11-15 July 2011

SciCADE 2011

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held at the University of Toronto

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Validated Integration Methods for ODEs, I
Organized by
Markus Neher, Karlsruhe Institute of Technology, Germany

Validated integration methods for ODEs aim at computing rigorous bounds for specific solutions of ODEs. Interval arithmetic has been used for almost 50 years for this purpose. Recently, Taylor model methods for ODEs have been developed by Berz and Makino by combining interval arithmetic with computer algebra. Taylor models reduce the dependency problem and the wrapping effect intrinsic to interval arithmetic. They also benefit from their capability of representing nonconvex sets, which is especially advantageous for enclosing the flows of nonlinear ODEs.

The talks in the minisymosium report on recent developments in validated methods for ODEs, including applications to practical problems.

Markus Neher,
Karlsruhe Institute of Technology,

Introduction to Validated Methods for ODEs
Validated integration methods for ODEs are methods that compute rigorous bounds for specific solutions of ODEs. In our talk, we compare interval methods with Taylor model methods, highlighting recent achievements and current challenges.
Martin Berz,
Michigan State University

Verified integration of flows for large ranges of initial conditions

We review Taylor-model based methods and the rigorous verified integrator COSY-VI for the verified integration of ODEs and flows. Particular emphasis is given to the suppression of the wrapping effect to very high accuracy while representing large ranges of initial conditions and parameters by automatic domain decomposition methods.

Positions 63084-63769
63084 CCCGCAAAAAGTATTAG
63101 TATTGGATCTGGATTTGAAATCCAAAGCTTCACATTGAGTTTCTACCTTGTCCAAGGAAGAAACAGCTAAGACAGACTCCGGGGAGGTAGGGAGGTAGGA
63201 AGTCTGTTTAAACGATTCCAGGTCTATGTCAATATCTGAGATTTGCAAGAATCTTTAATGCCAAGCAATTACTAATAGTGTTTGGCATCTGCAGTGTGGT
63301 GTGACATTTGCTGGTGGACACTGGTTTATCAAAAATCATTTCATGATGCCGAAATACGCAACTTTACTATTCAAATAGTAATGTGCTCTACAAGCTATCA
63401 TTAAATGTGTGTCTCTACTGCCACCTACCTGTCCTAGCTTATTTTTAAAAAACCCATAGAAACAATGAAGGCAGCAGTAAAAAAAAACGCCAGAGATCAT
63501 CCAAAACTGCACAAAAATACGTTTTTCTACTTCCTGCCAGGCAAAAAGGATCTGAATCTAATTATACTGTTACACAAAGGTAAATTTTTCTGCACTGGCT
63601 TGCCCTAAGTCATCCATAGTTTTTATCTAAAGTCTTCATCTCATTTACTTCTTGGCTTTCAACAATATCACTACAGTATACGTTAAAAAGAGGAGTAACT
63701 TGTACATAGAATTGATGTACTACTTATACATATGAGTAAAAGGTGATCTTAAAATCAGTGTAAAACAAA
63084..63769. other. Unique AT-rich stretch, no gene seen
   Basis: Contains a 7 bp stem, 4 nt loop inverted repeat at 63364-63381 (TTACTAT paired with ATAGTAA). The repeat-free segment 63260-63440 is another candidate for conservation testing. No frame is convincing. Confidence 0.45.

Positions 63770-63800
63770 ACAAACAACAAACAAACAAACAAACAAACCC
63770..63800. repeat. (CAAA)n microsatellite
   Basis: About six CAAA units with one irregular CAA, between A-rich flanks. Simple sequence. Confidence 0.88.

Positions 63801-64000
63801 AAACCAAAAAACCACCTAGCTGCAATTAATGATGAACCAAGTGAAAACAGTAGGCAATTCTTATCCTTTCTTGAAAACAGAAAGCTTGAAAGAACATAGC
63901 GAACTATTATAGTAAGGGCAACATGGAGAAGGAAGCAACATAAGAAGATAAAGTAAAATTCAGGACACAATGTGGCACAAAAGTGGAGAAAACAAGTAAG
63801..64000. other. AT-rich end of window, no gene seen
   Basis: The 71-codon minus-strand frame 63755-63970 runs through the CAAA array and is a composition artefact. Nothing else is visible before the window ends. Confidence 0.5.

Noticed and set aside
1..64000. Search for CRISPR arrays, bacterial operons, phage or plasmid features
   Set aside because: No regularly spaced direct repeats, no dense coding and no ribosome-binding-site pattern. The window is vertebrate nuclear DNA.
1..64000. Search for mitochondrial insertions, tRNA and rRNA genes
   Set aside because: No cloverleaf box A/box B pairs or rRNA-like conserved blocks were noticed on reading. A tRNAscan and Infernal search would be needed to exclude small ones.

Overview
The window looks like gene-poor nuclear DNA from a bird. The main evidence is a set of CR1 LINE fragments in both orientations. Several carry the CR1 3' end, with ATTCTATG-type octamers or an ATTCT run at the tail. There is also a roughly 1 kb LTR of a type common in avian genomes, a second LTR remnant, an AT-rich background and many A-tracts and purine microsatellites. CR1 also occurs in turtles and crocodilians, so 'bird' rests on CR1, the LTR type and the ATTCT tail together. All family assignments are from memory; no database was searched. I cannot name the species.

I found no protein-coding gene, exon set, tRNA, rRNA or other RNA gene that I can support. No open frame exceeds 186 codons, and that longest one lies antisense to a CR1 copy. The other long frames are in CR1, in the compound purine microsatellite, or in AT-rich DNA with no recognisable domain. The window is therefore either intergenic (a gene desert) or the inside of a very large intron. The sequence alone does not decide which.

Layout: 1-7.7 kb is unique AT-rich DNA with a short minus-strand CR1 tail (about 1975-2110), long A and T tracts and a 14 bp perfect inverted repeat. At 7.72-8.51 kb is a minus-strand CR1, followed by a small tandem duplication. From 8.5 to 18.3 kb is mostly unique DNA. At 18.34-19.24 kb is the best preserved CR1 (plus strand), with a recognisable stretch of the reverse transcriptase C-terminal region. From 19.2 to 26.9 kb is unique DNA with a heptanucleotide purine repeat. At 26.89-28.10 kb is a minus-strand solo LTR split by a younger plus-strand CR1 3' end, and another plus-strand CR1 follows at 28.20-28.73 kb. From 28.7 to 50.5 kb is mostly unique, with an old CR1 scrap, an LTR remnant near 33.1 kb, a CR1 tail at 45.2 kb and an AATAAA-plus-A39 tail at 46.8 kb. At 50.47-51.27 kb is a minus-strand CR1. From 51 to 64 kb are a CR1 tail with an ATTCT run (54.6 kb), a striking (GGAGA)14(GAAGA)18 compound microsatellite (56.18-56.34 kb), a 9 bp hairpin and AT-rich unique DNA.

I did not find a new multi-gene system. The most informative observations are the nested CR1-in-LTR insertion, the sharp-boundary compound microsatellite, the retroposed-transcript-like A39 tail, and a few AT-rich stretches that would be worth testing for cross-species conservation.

We discuss applications for computer assisted proofs of the study of the Lorenz system. We determine rigorous representations for the flow for a very large box of initial conditions containing all of the commonly studied dynamics. With rather moderate computational effort, the entire flow can be represented uniformly to an accuracy of less than 1E-6. The resulting flows can be used for the study of dynamics using discretizations and graph-based methods.

Kyoko Makino,
Michigan State University
Computer assisted proof of chaoticity of the Lorenz system for large ranges of parameters

The Lorenz system is one of the important showcases of dynamical systems. However, while the dynamics appears chaotic for large ranges of parameters, rigorous proofs of these conjectures have so far been possible only for isolated values of parameters. We study heuristically determined parameter dependent topological rectangles on a fixed surface that appear to lead to horseshoe crossings in the second return to the surface. Using the verified integrator COSY VI, the parameter dependent boundaries of the rectangles are transported to the second return and projected to the Poincare surfaces, and used for the verification of the Markov crossing property. Utilizing the continuity of the second return map, this allows to show chaoticity a range of rho from about 25 to 95.

* This is joint work with Alexander Wittig, Sheldon Newhouse and Yuting Zou

Alex Wittig,
Michigan State University

Sharp Verified High-Order Enclosures of Invariant Manifolds of ODEs

A method to construct very accurate polynomial approximations of invariant manifolds of hyperbolic critical points in sufficiently smooth autonomous ordinary differential equations is presented. This construction is performed using differential algebra methods and also works in resonant cases as well as in arbitrary dimensions.

The constructed polynomial manifold approximation is then outfit with a tight remainder bound (typically of size $10^{-12}$ or less), the correctness of which is verified using Taylor Model techniques. While the methods presented work in arbitrary dimension, special attention is given to the three dimensional case. The result is a very sharp, verified high-order enclosure of the local invariant manifolds. Using verified integration, these local manifold pieces can be integrated to obtain rigorous enclosures of large pieces of the invariant manifolds.

We show various examples of the use of the methods, including manifolds of the Lorenz ODE and other dynamical systems.